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Sarasota Chalk Festival should draw big crowds

Kurt Wenner, the most famous pavement artist in the world, poses on a work he created in London in 2010. He will be at the Sarasota Chalk Festival this weekend. The free event continues through Monday.

Sarasota Chalk Festival

Kurt Wenner, the most famous pavement artist in the world, poses on a work he created in London in 2010. He will be at the Sarasota Chalk Festival this weekend. The free event continues through Monday.

BY LENNIE BENNETT

Times Art Critic

Street painting, pavement art, chalk art: The popular art form goes by all three.

Under any name, it has come to Sarasota big time for the Sarasota Chalk Festival, which began quietly a few days ago and revs into colorful action today and until its grand finale on Monday. Last year's festival drew an estimated 80,000 and organizers say the crowds could be bigger this year.

More than 250 artists, including some of the most famous pavement artists in the world (Kurt Wenner, yes!), will transform a stretch of S Pineapple Avenue and you can watch it happen.

That's the appeal of pavement art, which is considered by many to be a kind of performance art. It also upends the way we traditionally value a painting, as an end product of the creative process and something we can collect and keep. In pavement art, the process itself is the major point because it isn't meant to be permanent.

It began in Italy in the 16th century when itinerant artists began drawing on the stone paving in public squares. If the onlookers were pleased with what they saw, they would toss a few coins. The overhead was low; the canvas was what ever lay beneath their feet and their drawing material was a piece of coal or clay tile. They were called Madonnari because their favored subject was the Madonna. This folk art tradition almost vanished after World War II but was modestly kick-started in 1972 by a street-painting festival in Grazie di Curtatone, Italy.

Since then its popularity has grown and cities around the world host chalk art festivals. Wenner has done more than any individual artist to give chalk painting a popular following, using classical techniques in a three-dimensional illusionist style that astonishes viewers. (Think Renaissance art meets IMAX.) He rarely participates in pavement art anymore but he'll make an appearance in Sarasota this year. So will Michael Kirby, a younger chalk star. Wenner also has an art show at the Ringling College of Art and Design and will give a few talks and collaborate with students on a pavement drawing. Kirby will create a set for singers from the Sarasota Opera who will perform excerpts from Madame Butterfly.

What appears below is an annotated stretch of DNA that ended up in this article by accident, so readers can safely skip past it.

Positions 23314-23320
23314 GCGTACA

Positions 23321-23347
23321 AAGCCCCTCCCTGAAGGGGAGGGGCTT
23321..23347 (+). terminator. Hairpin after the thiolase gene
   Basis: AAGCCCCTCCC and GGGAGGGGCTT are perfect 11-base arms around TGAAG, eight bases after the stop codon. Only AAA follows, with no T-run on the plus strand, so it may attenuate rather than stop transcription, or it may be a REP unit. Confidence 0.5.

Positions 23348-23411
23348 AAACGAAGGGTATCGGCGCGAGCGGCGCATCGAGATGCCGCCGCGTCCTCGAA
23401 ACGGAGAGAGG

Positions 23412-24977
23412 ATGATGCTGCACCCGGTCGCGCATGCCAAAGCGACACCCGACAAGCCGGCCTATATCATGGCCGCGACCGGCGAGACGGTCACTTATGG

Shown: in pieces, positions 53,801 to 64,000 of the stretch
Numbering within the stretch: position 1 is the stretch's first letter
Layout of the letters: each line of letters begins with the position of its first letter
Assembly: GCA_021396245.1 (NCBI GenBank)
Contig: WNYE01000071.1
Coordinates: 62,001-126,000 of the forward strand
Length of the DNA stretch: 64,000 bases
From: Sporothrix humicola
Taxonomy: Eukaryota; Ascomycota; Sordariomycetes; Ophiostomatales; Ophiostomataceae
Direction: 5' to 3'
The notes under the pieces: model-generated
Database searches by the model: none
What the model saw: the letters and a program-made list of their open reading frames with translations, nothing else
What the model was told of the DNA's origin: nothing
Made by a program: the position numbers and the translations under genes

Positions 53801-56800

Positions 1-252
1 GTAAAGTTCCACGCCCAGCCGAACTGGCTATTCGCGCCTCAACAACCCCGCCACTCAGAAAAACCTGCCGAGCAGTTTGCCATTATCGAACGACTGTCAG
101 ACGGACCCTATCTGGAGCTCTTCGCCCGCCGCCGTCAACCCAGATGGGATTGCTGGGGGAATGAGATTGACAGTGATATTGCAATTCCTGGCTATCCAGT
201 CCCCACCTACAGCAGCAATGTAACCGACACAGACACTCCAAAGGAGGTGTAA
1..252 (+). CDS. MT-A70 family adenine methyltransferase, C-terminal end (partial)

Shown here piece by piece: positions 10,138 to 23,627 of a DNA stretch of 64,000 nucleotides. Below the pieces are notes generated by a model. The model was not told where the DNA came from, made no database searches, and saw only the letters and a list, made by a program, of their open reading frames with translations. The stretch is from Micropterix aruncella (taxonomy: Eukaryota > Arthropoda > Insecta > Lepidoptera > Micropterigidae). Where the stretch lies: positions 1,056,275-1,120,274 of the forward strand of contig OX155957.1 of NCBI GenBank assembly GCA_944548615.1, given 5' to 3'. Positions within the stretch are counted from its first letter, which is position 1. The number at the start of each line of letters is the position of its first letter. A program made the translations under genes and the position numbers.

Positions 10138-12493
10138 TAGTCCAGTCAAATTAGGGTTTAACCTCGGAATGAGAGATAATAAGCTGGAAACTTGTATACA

This year's festival includes more related activities (see schedule) but the heart of it is pavement art.

Lennie Bennett can be reached at lennie@sptimes.com or (727) 893-8293.

IF YOU GO:

The Sarasota Chalk Festival, continuing through Monday, is free. It takes place mostly along S Pineapple Avenue between the 300 and 600 blocks and includes Burns Square in downtown Sarasota. Beverages will be sold and restaurants are nearby for dining. Trolleys will loop through the area for off-site parking with a pickup and dropoff area on Cross Street in Burns Square.

For more information about the schedule and a series of lectures by Kurt Wenner, go to chalkfestival.com.

Schedule highlights

Saturday

Student Chalk Art Competition: 8 a.m. to 7 p.m. at Whole Foods Market Centre on First Street.

Little Chalkers and Children at Heart: Open to the public, with chalk provided from 9 a.m. to 5 p.m. at Oak Street between S Pineapple and Palm avenues in Burns Square

Monday

Viewing Day: For the public for all pavement art projects. Everything will be removed Tuesday. 8 a.m. to 7 p.m.

Related activities

Sunday

'Madame Butterfly': Singers with the Sarasota Opera Company perform excerpts from the Puccini opera on an outdoor sate with sets by renowned pavement artist Michael Kirby. Dolphin Street in Burns Court at 11 a.m., 3 p.m. and 8 p.m.

Friday through Sunday

Cellograff Art: This is temporary graffiti by French artists Kanos and Astro, who will wrap Burns Square in cellophane and create walls for aerosol artists to create art that will change each day of the festival. Public participation is encouraged. Bring your own aerosol cans.

Through Monday

Going Vertical: U.S. and European artists will create art on walls that have been preapproved by property owners at various locations throughout Sarasota

Through Tuesday

Kurt Wenner Exhibition: The exhibition at the Ringling College of Art and Design features original oils and pastels, preliminary sketches for his pavement art, drawings of historical characters and fantasy worlds, plus memorabilia from decades of world travel and sidewalk painting. The show will also include the history of sidewalk art from around the world. 2700 N Tamiami Trail.

Sarasota Chalk Festival should draw big crowds 11/02/11 [Last modified: Wednesday, November 2, 2011 5:30am]
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